> because occasionally there are timezone changes without a dst
> transition. If we call it is_dst, we agree that in a few rare
> historical cases we are going to have to lie.

There are only two tzinfo authors in the world ;-) (you and Gustavo),
and by all evidence you're both way more than bright enough to adapt
to any spelling ;-)

> - My argument in favour of 'is_dst' over 'first' is that this is what
> we have in the data we are trying to load.  You commonly have
.> a timestamp with a timezone abbreviation and/or offset. This can
> easily be converted to an is_dst flag.

You mean by using platform C library functions (albeit perhaps wrapped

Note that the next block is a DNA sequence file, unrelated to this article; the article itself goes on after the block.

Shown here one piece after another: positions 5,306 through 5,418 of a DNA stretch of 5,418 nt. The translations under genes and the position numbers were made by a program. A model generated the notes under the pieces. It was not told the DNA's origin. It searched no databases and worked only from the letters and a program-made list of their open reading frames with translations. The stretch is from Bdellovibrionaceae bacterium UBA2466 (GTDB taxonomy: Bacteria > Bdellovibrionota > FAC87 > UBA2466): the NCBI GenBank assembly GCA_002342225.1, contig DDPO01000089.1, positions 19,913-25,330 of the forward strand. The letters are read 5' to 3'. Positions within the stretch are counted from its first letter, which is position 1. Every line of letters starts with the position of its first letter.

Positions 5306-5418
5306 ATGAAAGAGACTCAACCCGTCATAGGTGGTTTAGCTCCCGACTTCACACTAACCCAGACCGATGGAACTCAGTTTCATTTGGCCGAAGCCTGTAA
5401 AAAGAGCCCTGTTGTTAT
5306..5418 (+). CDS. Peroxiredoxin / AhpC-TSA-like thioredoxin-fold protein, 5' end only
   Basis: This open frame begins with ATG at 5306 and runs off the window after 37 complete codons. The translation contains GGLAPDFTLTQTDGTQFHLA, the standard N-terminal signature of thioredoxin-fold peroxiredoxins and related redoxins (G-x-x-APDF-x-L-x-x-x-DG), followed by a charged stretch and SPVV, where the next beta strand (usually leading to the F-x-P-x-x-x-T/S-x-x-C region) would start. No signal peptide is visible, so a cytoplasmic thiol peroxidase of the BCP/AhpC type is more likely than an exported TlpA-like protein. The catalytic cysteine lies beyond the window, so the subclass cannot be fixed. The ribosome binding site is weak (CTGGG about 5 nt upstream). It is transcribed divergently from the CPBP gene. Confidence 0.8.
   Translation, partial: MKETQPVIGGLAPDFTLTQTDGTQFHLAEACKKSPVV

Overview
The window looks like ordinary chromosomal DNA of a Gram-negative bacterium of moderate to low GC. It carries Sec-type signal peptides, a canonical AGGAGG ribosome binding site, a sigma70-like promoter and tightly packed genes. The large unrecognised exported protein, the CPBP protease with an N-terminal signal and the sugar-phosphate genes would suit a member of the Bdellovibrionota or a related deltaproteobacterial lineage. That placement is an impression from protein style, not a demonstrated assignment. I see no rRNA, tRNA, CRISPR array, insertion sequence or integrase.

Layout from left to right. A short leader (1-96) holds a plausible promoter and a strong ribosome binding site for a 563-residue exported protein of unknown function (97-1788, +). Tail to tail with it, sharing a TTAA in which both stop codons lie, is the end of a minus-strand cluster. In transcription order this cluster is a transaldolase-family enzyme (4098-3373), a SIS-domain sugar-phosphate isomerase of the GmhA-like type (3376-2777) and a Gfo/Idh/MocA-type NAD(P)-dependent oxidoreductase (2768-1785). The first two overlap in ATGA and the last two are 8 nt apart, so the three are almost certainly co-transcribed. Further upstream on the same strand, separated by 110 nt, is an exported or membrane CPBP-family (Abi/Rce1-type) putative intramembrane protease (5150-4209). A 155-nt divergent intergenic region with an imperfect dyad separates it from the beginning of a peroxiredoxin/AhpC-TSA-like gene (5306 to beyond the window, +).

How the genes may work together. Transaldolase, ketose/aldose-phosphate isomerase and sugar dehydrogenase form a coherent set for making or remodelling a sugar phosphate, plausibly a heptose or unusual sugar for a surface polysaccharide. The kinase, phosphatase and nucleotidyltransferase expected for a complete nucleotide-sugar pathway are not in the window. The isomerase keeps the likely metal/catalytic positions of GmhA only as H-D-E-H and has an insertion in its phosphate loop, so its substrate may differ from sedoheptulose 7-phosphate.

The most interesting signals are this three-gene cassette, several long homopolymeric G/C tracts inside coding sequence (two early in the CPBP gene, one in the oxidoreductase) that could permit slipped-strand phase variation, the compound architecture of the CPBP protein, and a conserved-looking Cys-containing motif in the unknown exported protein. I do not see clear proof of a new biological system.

by Python)?

> To convert it to a 'first' flag, we need to first parse the datetime,

I'm unclear on this.  To get a datetime _at all_ the timestamp has to
be converted to calendar notation (year, month, ...).  Which is what
I'm guessing "parse" means here.  That much has to be done in any

> determine the transition points that year, and then which side of
> the nearest transition point it lies.  Note that there can be more
> than 2 transition points in a year, and no api has been discussed for
> discovering them.

Python doesn't need such an API.  It needs the tzinfo author to
implement .utcoffset(), .dst(), and .fromutc() according to whatever
rules a timezone requires.  Python code would convert the timestamp to
UTC calendar notation first, then use .astimezone() to convert to
whatever "timezone abbreviation and/or offset" was specified.
astimezone() in turn gets everything it needs from the tzinfo's

I'm unclear anyway on why you'd trust an external is_dst flag to be
reliable in the funky cases where, e.g., base-offset and DST